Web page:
. Who can be confident that Yugoslavia and Albania will not one day come to blows? Those variegated groups who seek a withdrawal of the Red Army from its encampments in Eastern Europe should remind themselves of the degree to which its overwhelming presence has.and. pp. Conversely. the Socialist Republic of Vietnam. in so doing.' Bulletin oj Concerned Asian Scholars. 2.supporting. The Third Indochina Conflict. 10-18. since 1945. P. but quickly followed by the Vietnamese. culminating in the major Vietnamese incursion of December 1977. the same side. has grounded itself firmly in a territorial and social space inherited from the prerevolutionary past. pp.. aimed at overthrowing enemy regimes or occupying large territories. or fighting on. 'The Kampuchean-Vietnamese Conflict. 11:4 (October-December 1979). the fact that the Soviet Union shares with the United Kingdom of Great Britain and Northern Ireland the rare distinction of refusing nationality in its naming suggests that it is as much the legatee of the prenational dynastic states of the nineteenth century as the precursor of a twenty-first century internationalist order.. 'Inter-Communist Conflicts and Vietnam. i. Elliott. There is nothing to suggest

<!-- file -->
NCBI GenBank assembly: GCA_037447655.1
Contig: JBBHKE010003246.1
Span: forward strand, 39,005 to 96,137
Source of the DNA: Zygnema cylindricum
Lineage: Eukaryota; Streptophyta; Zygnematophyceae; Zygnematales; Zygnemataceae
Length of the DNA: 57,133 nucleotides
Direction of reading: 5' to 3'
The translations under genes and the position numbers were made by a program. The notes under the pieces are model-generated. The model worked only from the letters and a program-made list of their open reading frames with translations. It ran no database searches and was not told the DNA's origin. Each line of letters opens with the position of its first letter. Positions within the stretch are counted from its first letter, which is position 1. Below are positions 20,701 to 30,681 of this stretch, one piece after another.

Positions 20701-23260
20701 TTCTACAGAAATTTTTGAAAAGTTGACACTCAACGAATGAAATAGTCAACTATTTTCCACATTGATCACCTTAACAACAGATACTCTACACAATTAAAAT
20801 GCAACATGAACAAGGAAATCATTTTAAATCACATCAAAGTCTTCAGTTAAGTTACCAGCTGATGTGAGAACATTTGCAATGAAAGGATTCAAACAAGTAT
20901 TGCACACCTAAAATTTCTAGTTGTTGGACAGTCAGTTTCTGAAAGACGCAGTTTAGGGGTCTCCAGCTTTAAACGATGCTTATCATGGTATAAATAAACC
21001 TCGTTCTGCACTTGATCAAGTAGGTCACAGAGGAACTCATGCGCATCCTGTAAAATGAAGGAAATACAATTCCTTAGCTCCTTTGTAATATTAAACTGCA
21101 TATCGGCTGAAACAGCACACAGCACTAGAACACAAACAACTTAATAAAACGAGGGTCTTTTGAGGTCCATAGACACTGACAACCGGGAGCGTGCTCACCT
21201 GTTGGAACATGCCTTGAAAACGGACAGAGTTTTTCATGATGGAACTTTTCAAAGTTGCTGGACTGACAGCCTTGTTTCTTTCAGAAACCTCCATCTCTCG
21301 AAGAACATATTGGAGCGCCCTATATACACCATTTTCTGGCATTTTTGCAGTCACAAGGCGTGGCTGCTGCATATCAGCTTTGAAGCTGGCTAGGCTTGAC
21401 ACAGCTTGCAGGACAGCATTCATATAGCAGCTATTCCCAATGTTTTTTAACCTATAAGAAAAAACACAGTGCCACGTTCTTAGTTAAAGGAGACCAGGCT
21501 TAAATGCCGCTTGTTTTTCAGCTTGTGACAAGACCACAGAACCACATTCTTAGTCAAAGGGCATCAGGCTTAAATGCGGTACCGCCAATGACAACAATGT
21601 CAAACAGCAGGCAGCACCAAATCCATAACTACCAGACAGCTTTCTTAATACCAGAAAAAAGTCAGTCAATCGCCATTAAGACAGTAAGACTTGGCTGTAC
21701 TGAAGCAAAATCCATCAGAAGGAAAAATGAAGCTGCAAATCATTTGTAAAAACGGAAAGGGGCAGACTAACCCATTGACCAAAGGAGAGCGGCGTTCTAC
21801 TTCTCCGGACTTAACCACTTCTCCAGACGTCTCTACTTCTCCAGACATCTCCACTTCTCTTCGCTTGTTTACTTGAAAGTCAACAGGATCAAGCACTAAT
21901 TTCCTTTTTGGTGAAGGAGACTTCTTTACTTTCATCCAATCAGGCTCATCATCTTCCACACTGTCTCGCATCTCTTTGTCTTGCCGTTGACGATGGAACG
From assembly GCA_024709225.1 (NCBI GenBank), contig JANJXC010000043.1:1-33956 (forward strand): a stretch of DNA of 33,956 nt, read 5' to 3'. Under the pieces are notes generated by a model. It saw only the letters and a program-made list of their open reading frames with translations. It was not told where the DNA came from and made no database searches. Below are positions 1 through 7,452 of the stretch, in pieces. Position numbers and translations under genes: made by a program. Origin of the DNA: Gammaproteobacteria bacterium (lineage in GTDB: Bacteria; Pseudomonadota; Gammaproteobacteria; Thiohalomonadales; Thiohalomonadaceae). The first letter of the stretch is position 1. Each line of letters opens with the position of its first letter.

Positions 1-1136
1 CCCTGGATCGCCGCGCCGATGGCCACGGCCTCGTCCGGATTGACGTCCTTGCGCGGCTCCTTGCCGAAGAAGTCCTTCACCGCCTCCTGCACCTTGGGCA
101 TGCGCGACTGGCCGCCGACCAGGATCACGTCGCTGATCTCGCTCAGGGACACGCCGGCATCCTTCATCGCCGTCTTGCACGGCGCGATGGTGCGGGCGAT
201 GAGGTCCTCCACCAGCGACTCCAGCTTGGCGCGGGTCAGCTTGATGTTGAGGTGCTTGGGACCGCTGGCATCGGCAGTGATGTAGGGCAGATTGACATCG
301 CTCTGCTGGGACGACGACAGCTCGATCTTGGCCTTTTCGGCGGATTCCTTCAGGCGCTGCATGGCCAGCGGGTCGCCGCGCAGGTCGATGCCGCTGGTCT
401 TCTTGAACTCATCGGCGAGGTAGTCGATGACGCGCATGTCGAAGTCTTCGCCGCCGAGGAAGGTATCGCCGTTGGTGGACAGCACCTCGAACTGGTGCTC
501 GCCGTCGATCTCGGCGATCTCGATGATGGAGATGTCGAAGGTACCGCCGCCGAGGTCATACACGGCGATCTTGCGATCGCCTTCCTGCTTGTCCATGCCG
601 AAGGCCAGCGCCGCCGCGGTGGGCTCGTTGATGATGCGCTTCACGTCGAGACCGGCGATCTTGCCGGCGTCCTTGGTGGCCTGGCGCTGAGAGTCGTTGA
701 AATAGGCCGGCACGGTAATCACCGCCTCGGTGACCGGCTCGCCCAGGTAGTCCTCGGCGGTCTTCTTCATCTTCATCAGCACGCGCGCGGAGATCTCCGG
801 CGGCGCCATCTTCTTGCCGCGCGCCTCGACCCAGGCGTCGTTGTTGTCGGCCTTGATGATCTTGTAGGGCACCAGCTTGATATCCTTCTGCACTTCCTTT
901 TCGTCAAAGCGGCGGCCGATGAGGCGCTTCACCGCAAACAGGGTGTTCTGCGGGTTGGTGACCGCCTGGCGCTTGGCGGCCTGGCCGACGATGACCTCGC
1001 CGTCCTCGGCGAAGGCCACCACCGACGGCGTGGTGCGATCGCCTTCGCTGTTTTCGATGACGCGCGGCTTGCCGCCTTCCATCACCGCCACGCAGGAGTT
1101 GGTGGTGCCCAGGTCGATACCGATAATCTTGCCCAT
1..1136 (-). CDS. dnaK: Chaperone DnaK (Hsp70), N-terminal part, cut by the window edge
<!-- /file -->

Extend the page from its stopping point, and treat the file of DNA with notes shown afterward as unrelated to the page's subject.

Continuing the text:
two revolutionary movements going back possibly as far as 1971.let alone the smaller socialist states . however. After April 1977.. border raids.e. 21-67. None of these raids. 2-9. The controversy over the causes of the war is most thoughtfully pursued in: Stephen P. 'In Matters of War and Socialism Anthony Barnett would Shame and Honour Kampuchea Too Much. Heder.' in David W. pp. Only the most trusting would dare wager that in the declining years of this century any significant outbreak of inter-state hostilities will necessarily find the USSR and the PRC. ed. Such considerations serve to underline the fact that since World War II every successful revolution has defined itself in national terms-the People's Republic of China. and so forth . and Laura Summers. ruled out armed conflict between the region's Marxist regimes. nor were the numbers of troops involved comparable to those deployed in December 1978.2 Eric Hobsbawm is perfectly correct in stating that 'Marxist movements and states have tended to become national not only in form but in substance.' ibid. initiated by the Cambodians.